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Saturday, January 17, 2015

Bring Randy the Pig Home

I know It has been forever since I posted. I just haven't been able to find words to write. It's not that I haven't had inspiration, how much more inspiring can my daughter's wedding be. I just couldn't find words. I guess that's what writer's block is like. I'm not a writer, but I guess it is the same feeling. 

Today I started feeling my words returning. A post about Valerie's wedding will be coming. This post is more time pressing though. 

My friend Dawn Blackburn raises Juliana mini pigs.  She is a responsible breeder. She has only one male and two females that she breeds. The females have only one or two litters a year. While she does make money from her piglets, it is not how she makes her living. 

Her piggies are a part of her family. Each new litter becomes a part of her everyday life. She and her family socialize with the piglets. They work with them to potty train them. She teaches them tricks. She loves and snuggles them. From the time they are old enough to leave their mommy for a short time they are in her house scampering about. She invests time and energy into each piglet as well as providing for basic needs. 

Dawn works out of her home as a graphic designer. When there is a litter of piggies, they are at her feet snoozing as she works. There is a constant clickity click of piggy feet on her hardwood floors as they play. They are her babies.  

When the time comes, that they are old enough, trained enough and socialized enough, she starts looking for forever homes for her babies. This is not a process taken lightly. Her website is full of information about what to expect when raising a mini pig as a pet. There is an entire page explaining that raising a mini pig is NOT for everyone. It is not like having a cat or a dog. Pigs are very smart. Being so smart, they feel stress very profoundly. If a family doesn't have the time and desire to put into raising a pig, she would rather they didn't even contact her.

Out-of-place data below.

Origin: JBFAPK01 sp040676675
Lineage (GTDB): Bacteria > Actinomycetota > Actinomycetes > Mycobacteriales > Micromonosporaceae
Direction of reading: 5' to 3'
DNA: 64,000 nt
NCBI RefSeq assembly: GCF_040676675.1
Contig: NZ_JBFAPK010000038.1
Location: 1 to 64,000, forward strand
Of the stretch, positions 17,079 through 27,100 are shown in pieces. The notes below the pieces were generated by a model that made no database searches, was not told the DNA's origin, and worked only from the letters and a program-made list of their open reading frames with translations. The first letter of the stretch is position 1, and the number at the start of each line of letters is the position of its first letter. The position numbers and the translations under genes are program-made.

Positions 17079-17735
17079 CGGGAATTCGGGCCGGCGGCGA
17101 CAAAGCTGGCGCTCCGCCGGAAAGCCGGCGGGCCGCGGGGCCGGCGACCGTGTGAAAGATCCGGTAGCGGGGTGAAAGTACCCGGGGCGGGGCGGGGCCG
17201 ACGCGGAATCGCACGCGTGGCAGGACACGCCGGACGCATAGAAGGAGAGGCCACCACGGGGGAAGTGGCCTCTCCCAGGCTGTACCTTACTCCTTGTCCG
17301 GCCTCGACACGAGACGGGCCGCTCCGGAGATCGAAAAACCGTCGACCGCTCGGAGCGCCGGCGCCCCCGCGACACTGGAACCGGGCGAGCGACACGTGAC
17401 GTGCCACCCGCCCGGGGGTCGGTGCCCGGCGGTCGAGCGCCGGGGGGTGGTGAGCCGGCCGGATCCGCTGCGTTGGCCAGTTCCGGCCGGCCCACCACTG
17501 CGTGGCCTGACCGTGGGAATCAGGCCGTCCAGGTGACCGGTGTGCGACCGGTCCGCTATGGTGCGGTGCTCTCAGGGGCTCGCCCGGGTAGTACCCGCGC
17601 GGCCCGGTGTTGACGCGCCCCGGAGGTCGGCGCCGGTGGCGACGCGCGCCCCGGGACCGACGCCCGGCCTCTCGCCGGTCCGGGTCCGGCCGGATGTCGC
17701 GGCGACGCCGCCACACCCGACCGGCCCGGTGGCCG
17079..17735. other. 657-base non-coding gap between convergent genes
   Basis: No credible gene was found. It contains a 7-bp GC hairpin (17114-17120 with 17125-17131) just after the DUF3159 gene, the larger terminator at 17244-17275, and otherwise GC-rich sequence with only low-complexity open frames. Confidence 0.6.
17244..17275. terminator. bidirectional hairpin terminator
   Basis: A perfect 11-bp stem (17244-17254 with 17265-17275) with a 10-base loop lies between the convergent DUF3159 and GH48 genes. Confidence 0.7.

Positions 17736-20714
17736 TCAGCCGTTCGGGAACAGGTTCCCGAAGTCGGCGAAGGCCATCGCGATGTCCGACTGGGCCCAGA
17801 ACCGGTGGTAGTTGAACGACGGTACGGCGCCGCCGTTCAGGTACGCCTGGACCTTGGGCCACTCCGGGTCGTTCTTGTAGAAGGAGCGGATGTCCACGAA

As cute as a mini pig can be, they do not stay tiny. Dawn is the first to warn people against going to a breeder advertising "teacup" piglets. They don't exist. If a breeder is claiming their pigs stay smaller than 60 pounds, run away. There are a lot of unscrupulous breeders out there, just like puppy mills. Some will actually starve a baby piglet to keep them small until they are sold. Once these piglets are eating, they grow exponentially and someone may find they were actually sold a full sized farm pig. This is a horrible, sad situation. Occasionally, the new family finds a way to make it work. Most do not. These animals end up in shelters, and rescue farms. Not really farm stock, but not really a pet either. 

Dawn does not do any of these horrid things. She researched and learned before she even considered buying a pig, let alone breeding. She knew what to expect. She learned how to raise piglets so they would be great pets. 

One of her piglets, Patrick, didn't socialize well. He was timid, he would stay behind during training sessions. He just wasn't eager to learn like the rest. Dawn decided that Patrick would not do well with a move to a new family. If she were a mill type of breeder, she wouldn't have cared about that and would have sold him anyway, or not had him fixed and used him to breed. Worse yet, a very bad breeder, probably would have just put him down. Not Dawn, Patrick lives with Dawn and family. He is spoiled rotten, eats too many acorns, and loves laying on his big pillow snuggled with other animals.